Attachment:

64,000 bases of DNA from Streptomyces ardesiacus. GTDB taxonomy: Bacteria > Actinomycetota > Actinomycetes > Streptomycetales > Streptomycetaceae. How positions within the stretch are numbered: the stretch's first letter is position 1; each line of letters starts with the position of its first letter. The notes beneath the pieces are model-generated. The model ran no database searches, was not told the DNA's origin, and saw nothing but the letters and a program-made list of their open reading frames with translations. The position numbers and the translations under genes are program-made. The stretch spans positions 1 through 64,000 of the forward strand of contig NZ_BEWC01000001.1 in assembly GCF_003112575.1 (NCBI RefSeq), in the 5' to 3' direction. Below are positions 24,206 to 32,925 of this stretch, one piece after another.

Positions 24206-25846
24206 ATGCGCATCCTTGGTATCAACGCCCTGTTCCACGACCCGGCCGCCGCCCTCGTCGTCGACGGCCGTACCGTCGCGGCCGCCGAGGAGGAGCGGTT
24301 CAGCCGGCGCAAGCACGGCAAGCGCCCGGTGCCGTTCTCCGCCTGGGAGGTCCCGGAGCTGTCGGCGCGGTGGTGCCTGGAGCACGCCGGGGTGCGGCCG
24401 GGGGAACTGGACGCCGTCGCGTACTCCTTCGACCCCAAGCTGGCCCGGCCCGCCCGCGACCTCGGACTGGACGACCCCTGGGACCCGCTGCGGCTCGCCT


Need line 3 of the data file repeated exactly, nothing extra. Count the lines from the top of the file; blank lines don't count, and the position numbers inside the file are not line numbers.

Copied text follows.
24206 ATGCGCATCCTTGGTATCAACGCCCTGTTCCACGACCCGGCCGCCGCCCTCGTCGTCGACGGCCGTACCGTCGCGGCCGCCGAGGAGGAGCGGTT